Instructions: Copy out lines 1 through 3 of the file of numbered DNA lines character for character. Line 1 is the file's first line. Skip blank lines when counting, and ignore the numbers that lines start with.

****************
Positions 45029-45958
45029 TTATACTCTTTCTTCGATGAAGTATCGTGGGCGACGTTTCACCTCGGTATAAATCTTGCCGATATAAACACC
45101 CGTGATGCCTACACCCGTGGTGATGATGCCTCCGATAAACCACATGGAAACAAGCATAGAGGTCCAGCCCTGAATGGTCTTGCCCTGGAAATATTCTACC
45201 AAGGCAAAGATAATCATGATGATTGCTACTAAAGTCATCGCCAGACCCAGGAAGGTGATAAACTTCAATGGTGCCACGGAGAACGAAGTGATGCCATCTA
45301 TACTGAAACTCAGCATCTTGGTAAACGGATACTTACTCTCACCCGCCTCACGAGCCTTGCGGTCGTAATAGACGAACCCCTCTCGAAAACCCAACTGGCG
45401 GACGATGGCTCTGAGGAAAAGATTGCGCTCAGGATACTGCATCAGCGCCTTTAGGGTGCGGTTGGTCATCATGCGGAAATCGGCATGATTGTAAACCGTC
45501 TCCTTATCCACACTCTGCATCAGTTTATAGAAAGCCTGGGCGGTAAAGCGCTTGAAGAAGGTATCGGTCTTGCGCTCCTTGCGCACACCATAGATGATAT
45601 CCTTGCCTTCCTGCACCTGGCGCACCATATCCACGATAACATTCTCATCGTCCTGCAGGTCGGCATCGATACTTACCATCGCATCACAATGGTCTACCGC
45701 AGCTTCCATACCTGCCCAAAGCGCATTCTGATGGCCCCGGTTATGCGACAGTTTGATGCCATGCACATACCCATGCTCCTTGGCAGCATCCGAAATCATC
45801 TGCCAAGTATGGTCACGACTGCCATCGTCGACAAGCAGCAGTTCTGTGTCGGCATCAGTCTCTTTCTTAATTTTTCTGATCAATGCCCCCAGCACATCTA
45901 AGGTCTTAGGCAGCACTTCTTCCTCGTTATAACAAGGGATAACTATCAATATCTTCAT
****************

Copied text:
Positions 45029-45958
45029 TTATACTCTTTCTTCGATGAAGTATCGTGGGCGACGTTTCACCTCGGTATAAATCTTGCCGATATAAACACC
45101 CGTGATGCCTACACCCGTGGTGATGATGCCTCCGATAAACCACATGGAAACAAGCATAGAGGTCCAGCCCTGAATGGTCTTGCCCTGGAAATATTCTACC